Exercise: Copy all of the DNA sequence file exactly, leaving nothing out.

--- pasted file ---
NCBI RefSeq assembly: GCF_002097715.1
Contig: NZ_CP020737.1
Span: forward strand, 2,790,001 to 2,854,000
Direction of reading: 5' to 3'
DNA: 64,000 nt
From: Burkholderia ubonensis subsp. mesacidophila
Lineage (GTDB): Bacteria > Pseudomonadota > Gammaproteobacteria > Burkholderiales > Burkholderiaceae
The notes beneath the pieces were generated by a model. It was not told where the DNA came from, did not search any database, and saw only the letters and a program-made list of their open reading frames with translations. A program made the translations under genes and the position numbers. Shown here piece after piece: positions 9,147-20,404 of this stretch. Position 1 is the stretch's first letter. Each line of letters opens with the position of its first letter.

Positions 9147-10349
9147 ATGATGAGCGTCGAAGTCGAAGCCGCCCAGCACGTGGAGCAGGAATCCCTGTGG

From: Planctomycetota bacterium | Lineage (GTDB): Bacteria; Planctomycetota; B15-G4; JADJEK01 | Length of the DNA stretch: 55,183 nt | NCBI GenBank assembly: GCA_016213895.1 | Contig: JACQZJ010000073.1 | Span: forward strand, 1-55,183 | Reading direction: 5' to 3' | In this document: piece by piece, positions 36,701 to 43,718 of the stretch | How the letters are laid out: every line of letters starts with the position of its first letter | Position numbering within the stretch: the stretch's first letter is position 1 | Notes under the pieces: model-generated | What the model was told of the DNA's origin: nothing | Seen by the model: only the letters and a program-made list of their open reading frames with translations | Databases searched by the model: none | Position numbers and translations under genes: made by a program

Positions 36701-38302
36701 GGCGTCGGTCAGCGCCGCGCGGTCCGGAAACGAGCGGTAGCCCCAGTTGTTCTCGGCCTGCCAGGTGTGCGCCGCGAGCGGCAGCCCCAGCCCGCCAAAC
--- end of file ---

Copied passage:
NCBI RefSeq assembly: GCF_002097715.1
Contig: NZ_CP020737.1
Span: forward strand, 2,790,001 to 2,854,000
Direction of reading: 5' to 3'
DNA: 64,000 nt
From: Burkholderia ubonensis subsp. mesacidophila
Lineage (GTDB): Bacteria > Pseudomonadota > Gammaproteobacteria > Burkholderiales > Burkholderiaceae
The notes beneath the pieces were generated by a model. It was not told where the DNA came from, did not search any database, and saw only the letters and a program-made list of their open reading frames with translations. A program made the translations under genes and the position numbers. Shown here piece after piece: positions 9,147-20,404 of this stretch. Position 1 is the stretch's first letter. Each line of letters opens with the position of its first letter.

Positions 9147-10349
9147 ATGATGAGCGTCGAAGTCGAAGCCGCCCAGCACGTGGAGCAGGAATCCCTGTGG

From: Planctomycetota bacterium | Lineage (GTDB): Bacteria; Planctomycetota; B15-G4; JADJEK01 | Length of the DNA stretch: 55,183 nt | NCBI GenBank assembly: GCA_016213895.1 | Contig: JACQZJ010000073.1 | Span: forward strand, 1-55,183 | Reading direction: 5' to 3' | In this document: piece by piece, positions 36,701 to 43,718 of the stretch | How the letters are laid out: every line of letters starts with the position of its first letter | Position numbering within the stretch: the stretch's first letter is position 1 | Notes under the pieces: model-generated | What the model was told of the DNA's origin: nothing | Seen by the model: only the letters and a program-made list of their open reading frames with translations | Databases searched by the model: none | Position numbers and translations under genes: made by a program

Positions 36701-38302
36701 GGCGTCGGTCAGCGCCGCGCGGTCCGGAAACGAGCGGTAGCCCCAGTTGTTCTCGGCCTGCCAGGTGTGCGCCGCGAGCGGCAGCCCCAGCCCGCCAAAC